The pillar-filled second room of Liverpool’s O2 Academy makes a fitting backdrop for The Horrors’ melding of man and machine, metal and sweat. Slightly perplexingly though, these festival-headliner candidates, Top Ten breachers, are playing in a venue with a number on the end of it, but they certainly don’t leave an uncomfortably packed crowd unsatisfied. The Horrors seem to laughingly hurdle obstacles, with an artistic nonchalance in the way that being really really good seems to help with.
Just how good they are in fact is probably one of the most rewarding, evolving stories to follow in British music. After three killer albums in a row they chalked up the same high marks for most recent ‘V’ and its opener ‘Hologram’ that offers the introduction in Liverpool. Continuing to flex ‘V’s muscles, ‘Machine’ makes for a fever-pitch second song, with its overdriven intensity. The pace doesn’t drop for a cult classic that manages to be both timeless and furious, ‘Who Can Say?’. Artfully dishevelled and shrouded in a thick fog, the frenetic figures of the band thrash through song after song, with no discernible trough or slowdown.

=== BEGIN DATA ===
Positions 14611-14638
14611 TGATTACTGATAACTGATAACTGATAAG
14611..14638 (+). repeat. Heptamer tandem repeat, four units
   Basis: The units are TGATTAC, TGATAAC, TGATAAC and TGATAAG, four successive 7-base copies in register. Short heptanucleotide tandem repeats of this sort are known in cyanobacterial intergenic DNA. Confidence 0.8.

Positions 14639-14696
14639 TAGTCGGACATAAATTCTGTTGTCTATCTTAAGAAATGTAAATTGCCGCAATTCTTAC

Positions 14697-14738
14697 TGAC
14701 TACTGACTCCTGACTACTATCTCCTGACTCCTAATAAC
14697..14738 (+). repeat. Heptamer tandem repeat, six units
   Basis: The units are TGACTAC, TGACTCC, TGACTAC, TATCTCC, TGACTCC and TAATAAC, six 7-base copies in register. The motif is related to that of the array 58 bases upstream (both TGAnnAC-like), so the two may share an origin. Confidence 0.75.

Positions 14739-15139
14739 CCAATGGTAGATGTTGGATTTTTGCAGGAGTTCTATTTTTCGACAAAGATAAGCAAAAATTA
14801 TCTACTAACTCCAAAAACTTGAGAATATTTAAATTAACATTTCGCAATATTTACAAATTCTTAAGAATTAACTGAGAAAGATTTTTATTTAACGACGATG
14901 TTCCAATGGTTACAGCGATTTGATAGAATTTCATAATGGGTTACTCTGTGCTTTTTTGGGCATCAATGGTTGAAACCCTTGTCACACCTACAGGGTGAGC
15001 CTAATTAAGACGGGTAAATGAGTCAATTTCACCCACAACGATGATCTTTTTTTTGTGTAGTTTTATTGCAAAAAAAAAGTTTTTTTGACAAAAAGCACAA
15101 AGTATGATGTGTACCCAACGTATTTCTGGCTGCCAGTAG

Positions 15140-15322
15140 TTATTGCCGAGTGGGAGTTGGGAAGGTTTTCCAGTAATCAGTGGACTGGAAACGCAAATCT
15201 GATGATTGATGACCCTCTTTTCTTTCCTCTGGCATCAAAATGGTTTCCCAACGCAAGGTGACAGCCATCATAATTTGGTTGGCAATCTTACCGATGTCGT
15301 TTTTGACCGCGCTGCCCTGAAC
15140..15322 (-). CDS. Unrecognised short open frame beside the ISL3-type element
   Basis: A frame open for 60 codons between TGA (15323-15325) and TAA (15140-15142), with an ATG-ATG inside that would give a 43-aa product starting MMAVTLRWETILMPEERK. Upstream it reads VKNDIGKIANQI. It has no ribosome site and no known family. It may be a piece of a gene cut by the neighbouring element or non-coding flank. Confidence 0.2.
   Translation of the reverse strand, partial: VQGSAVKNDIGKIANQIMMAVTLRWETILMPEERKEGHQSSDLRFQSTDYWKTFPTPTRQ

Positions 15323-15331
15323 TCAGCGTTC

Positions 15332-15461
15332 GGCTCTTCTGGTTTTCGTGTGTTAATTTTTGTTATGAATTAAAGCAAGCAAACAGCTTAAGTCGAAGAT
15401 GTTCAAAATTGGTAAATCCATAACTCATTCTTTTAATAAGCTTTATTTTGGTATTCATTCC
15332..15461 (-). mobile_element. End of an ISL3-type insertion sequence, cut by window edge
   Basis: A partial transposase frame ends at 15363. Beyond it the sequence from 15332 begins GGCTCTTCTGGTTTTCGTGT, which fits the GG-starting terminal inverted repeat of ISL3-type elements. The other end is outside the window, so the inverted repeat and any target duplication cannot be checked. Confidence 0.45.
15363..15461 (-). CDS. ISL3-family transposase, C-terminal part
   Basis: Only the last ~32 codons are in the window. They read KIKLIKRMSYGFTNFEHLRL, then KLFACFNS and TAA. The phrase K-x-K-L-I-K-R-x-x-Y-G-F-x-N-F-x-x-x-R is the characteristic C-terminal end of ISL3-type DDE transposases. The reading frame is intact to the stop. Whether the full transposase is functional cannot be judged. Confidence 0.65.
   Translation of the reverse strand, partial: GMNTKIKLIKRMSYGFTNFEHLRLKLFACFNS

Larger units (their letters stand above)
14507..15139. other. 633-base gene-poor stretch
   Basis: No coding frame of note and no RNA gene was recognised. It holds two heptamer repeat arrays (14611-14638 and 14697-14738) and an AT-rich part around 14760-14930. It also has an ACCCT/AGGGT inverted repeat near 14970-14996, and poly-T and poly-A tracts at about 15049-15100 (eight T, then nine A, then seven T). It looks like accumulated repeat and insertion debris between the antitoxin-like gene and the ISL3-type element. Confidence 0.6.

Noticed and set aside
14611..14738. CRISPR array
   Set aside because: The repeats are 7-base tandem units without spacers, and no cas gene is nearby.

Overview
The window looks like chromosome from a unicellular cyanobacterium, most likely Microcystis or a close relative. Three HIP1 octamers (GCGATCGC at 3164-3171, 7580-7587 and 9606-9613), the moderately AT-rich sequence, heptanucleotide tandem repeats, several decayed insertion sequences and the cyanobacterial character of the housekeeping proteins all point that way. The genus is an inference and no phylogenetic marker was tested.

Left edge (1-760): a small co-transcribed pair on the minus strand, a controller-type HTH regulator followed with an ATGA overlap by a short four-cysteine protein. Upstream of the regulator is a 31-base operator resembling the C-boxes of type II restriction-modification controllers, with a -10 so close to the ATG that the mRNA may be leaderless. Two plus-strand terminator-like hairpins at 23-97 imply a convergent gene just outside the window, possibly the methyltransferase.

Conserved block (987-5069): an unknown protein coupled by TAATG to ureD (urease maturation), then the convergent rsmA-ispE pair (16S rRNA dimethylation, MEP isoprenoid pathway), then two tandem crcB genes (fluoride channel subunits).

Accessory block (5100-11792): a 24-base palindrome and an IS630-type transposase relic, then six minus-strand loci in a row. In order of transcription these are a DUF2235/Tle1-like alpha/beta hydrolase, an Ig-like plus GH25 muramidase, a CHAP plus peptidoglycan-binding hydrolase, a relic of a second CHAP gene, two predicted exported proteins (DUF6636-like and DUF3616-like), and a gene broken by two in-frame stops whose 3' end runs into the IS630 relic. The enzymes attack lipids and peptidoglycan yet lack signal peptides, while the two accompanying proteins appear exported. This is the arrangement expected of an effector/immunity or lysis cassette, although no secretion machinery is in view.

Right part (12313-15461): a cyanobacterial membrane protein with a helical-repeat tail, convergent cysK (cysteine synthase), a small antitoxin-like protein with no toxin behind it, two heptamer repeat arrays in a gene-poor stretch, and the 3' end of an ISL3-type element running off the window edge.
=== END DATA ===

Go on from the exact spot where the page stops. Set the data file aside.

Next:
The human scale of it all perfectly complements Faris Badwan’s heartfelt gratitude as he thanks “everyone who has supported us from the start” before launching into the anthemic ‘Still Life’. Hands aloft, with a charming “doo doo doo” as fans turn to human keyboards, “when you wake up you will find me” echoes through the pillars as though twice as many are signing it as are in the room. The bubbling chaos of ‘V’’s sleeper hit ‘Ghost’ subsides into a raucous reception for ‘Something to Remember Me By’ another new song that seems to have already wormed its way to a ‘Still Life’ position in people’s hearts. It makes for a charming and playful finisher and as Faris stands on the amp to grab hold of the ceiling girders, in full black silhouette with an impossibly tight choker, there’s more than a touch of the iconic about it.
End of year lists, festival headline slots, it’s hard not to imagine these five guys being pencilled in, after the year, even decade, they’ve had. Despite the hooks of “going away” and leaving “something to remember”, if the Horrors are to stick around they’ll do so as one of the best live bands we’ve got to offer.
Photos: Leah Davies Lombardi